Michigan Launches Free College Tuition Program For Adults Without Degrees
The state of Michigan launched Michigan Reconnect on Tuesday. It’s a $30 million program that will provide scholarships to millions of eligible Michigan adults without college degrees, enabling them to earn a tuition-free associate degree or skills certificate at their in-district community college
The new program also will offer a large tuition discount (equal to in-district tuition) for individuals who attend an out-of-district community college and will cover up to $1,500 in a Skills Scholarship for those who enroll in one of the more than 70 private training schools that are offering certificates in high-demand careers in industries such as manufacturing, construction, information technology, healthcare or business management.
Michigan Reconnect scholarships are the result of a bipartisan piece of legislation that Governor Gretchen Whitmer (D) and Michigan lawmakers signed into law last year.
“The bipartisan Michigan Reconnect program will connect thousands of Michiganders to good-paying jobs and connect businesses with the talent they need to thrive in their communities,” Gov. Whitmer said upon signing the bill, noting it would help the state progress toward its goal of having 60% of Michigan residents hold a postsecondary degree. As of 2019, only 41% of Michigan’s working-age residents had an associate degree or higher, ranking it 31st in the nation on that measure of educational attainment.
Applications for the financial aid began Tuesday. The eligibility requirements are minimal and include:
- Be at least 25 years old;
- Have lived in Michigan for a year or more;
- Have a high school diploma or GED;
- Have not yet completed an associate’s or bachelor’s degree;
- Not be in default on a federal student loan.
It’s estimated that as many as 4.1 million Michiganders would be potentially eligible for the scholarships. The Reconnect aid will kick in after other federal and state financial support for which a student is eligible has been applied. Depending on the demand, Michigan may need to come up with more funds beyond the initial $30 million to keep the new program fully funded.
“All Michiganders deserve a pathway to a good-paying job, whether they choose to pursue a college degree, technical certificate, or an apprenticeship,” Gov. Whitmer said during a virtual news conference on Tuesday. She added, “I’m proud of the hard work that has gone into creating this historic new opportunity and look forward to continuing bipartisan work with lawmakers toward our goal of ensuring 60% of Michiganders will have a postsecondary degree by 2030.”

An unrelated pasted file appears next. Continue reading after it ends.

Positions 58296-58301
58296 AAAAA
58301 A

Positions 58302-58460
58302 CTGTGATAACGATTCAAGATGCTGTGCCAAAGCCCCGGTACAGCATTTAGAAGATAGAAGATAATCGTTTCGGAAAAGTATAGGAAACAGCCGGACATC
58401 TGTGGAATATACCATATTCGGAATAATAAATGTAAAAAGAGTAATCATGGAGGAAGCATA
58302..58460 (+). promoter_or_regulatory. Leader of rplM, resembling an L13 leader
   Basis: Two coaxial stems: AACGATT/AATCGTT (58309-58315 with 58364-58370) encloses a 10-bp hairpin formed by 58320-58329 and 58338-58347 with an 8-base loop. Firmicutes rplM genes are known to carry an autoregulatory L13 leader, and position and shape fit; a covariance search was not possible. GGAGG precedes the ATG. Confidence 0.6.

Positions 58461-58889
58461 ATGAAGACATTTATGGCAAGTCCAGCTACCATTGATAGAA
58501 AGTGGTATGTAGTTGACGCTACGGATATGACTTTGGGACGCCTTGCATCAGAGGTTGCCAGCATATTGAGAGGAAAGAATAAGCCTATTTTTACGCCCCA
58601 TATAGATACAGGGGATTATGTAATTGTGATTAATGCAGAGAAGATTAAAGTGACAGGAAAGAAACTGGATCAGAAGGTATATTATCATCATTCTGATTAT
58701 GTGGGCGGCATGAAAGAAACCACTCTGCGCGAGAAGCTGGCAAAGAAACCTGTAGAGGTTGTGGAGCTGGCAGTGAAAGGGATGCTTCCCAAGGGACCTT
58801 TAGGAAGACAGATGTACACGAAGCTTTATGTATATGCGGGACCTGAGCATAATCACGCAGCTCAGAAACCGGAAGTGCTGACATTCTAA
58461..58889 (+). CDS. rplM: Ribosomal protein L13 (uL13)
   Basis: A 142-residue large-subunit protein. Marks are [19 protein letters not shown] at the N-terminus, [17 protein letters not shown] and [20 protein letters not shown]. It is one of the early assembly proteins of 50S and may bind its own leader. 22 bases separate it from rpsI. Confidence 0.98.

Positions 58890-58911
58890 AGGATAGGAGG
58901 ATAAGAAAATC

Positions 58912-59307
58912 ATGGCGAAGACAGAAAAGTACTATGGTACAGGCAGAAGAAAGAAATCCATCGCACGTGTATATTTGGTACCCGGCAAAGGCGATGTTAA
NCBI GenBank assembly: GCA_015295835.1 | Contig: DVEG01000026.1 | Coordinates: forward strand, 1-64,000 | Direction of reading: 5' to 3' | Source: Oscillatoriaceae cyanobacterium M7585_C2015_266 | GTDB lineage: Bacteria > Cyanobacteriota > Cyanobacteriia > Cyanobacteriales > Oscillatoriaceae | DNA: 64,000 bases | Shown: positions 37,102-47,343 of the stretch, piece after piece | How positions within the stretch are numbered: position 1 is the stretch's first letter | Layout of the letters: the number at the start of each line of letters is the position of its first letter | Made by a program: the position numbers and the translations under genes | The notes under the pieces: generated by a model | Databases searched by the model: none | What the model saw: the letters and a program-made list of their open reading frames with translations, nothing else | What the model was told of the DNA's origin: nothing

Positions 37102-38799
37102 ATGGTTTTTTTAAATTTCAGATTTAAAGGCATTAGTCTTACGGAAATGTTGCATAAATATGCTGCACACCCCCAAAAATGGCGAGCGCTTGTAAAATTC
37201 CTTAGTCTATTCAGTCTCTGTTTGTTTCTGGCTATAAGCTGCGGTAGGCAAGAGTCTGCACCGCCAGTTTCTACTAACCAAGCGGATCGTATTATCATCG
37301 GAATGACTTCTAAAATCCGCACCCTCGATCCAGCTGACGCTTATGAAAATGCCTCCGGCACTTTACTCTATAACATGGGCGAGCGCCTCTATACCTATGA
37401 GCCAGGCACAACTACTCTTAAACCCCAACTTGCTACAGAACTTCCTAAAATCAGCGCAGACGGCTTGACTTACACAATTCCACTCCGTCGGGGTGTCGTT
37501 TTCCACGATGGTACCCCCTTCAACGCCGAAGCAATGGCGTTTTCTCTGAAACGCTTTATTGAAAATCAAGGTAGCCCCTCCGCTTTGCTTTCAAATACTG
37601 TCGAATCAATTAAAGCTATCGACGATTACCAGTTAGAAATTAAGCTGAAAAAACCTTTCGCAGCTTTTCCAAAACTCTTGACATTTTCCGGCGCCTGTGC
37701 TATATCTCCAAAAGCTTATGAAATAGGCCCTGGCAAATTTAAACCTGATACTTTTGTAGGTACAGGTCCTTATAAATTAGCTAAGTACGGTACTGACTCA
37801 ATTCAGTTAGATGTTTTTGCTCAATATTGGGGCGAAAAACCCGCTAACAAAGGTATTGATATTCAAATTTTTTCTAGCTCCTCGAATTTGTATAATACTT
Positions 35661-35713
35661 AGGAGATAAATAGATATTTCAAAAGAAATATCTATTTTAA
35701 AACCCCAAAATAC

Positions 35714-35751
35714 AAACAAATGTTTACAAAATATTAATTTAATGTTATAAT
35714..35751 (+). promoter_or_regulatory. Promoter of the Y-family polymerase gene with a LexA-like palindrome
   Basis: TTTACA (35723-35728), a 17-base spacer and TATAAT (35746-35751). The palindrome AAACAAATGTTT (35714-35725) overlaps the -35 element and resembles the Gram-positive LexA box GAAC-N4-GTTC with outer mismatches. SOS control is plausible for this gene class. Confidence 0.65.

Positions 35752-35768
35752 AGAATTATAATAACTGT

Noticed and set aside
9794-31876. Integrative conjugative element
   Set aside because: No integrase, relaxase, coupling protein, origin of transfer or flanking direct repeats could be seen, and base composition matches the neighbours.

Fox 17 News quoted Michigan State Senator Ken Horn (R) as saying, “Even if Michigan were able to keep every high school and college graduate, it wouldn’t be enough to fill our state’s talent gap. Our aim with Michigan Reconnect is to meet our state’s workforce need by encouraging and assisting residents to afford and achieve a college credential or advanced certificate. Now our state has a tool to reach out to adults wanting to pursue postsecondary education, if they choose to.”
At the same virtual announcement, John Walsh, president of the Michigan Manufacturers Association, cited the need for this kind of support, “What unites all of manufacturing is the need for talent. It’s a desperate need for skilled talent. There’s a skills gap that we need to address. That’s why we are so excited about Michigan Reconnect. It is, in every sense, a win-win for everybody. It gives us economic stability in the state of Michigan and makes us a leader in workforce development and education.”
Although the Michigan program targets adults who have not earned a degree or certificate, it will still provide support for those who are already pursuing a community college degree or certificate but have not yet completed their programs.
Michigan joins nearly 20 states that offer some form of tuition-free community college, with a wide range of eligibility requirements imposed. Several more are giving consideration to starting similar programs, but if President Biden has his way, free community college could assume a national scope.
As part of his higher education platform, Biden has pledged that he will make community college tuition-free in addition to paying tuition for students who attend a public four-year college and come from families earning less than $125,000 a year. Biden has also voiced his support for forgiving $10,000 of federally backed student loan debt for each borrower.
Published at Wed, 03 Feb 2021 11:00:00 +0000